How I Went From Homeless To Hopeful

Glenna Gill

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There was blood in my sneakers again.

I’d walked almost a mile in the dark to get to the bus stop. It was the closest stop to my co-worker’s trailer, where I was staying for a while. There would be two more buses and lots more walking to get to work. I wouldn’t make it on time. I never did anymore. The buses were too unpredictable and came whenever they felt like it, even if I stood there early with my feet throbbing and blistered.

It was dark again by the time I reached the trailer every night. My co-worker gave me the master bedroom because she preferred to sleep on the couch near the TV. She attempted to clear out the boxes before I got there, but I still couldn’t navigate the room without bumping into her stuff. My temporary bed greeted me with dead flying termites on the sheets every evening. My co-worker warned me about them before I moved in, but since my only other option was homelessness, I wasn’t being picky.

I am in hell. The thought crossed my mind often. My co-worker was my only connection in the world, and after a while, I even shut her out as I spent more time alone in my room. I didn’t want to talk to anybody. There was nothing left to say. I was estranged from my husband, but I couldn’t divorce him because I didn’t have the money. None of my friends wanted anything to do with me, not after the wide swath of damage I’d done to my life and theirs. Nobody trusted me. I tried to get away from my husband and the drugs before, and nobody believed I’d stick to my word this time.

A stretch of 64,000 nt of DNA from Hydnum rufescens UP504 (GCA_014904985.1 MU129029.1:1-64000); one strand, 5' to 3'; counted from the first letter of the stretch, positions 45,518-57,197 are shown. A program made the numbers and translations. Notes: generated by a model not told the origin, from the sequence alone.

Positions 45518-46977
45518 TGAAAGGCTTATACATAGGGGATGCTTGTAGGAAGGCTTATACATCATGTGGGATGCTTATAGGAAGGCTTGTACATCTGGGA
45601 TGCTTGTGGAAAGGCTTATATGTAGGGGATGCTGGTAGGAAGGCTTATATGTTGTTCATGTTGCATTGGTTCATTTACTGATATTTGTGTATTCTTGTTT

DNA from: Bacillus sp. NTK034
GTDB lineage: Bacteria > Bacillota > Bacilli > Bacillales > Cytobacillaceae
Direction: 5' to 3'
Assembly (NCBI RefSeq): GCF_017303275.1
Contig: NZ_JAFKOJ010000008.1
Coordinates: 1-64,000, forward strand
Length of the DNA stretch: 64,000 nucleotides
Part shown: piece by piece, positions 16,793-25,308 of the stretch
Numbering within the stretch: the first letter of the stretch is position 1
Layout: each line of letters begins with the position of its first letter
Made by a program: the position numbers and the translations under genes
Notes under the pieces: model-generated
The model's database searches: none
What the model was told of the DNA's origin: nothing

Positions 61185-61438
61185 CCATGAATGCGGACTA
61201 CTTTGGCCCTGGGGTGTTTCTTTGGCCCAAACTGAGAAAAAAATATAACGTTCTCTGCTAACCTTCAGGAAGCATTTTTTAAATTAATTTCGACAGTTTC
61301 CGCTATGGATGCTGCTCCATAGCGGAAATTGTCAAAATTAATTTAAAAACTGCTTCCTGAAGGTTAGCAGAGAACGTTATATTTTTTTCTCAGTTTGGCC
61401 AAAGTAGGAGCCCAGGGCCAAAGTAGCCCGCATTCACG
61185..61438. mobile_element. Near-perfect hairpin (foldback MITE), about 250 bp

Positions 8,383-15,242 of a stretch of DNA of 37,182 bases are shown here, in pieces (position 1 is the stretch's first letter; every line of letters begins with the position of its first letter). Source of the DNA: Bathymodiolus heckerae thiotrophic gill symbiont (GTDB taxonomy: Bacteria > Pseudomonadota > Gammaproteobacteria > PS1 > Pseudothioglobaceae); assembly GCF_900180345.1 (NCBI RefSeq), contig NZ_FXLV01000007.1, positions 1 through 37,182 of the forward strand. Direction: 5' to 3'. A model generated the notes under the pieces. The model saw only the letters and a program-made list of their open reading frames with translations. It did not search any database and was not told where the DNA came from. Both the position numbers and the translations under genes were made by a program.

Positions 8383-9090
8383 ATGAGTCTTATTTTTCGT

I decided my life in the trailer and all the chasing of buses had to be a penance for the bad things I’d done. The suffering was of my making, and it was time I took responsibility for that. No more blaming everyone else for my mistakes. No more making false promises or telling lies to get my way.

I somehow lived through a nightmare that should have killed me many times over. There had to be a reason for that. How did I survive overdoses and nervous breakdowns and my husband’s wrath? I felt like an empty shell devoid of the person I used to be. Even with a decent job, I barely had a dime to my name. My only possessions were a garbage bag full of clothes and my makeup case. Everything else was gone, including my sense of well being. I learned to take the blows of bad things happening in my life and turn the other cheek to take even more. Years of doing that left me feeling numb and ashamed.

Living in the trailer marked the first time since I was fifteen that I wasn’t in a romantic relationship. There was only me, the person I feared and hated the most. I was stuck with her in that trailer bedroom all the time. Still, I didn’t wish for my husband back or any other man in my life. I knew it was time for me to be alone, as scary as that sounded. The real me was hiding somewhere. I was desperate to find her, and I knew I had to do it alone.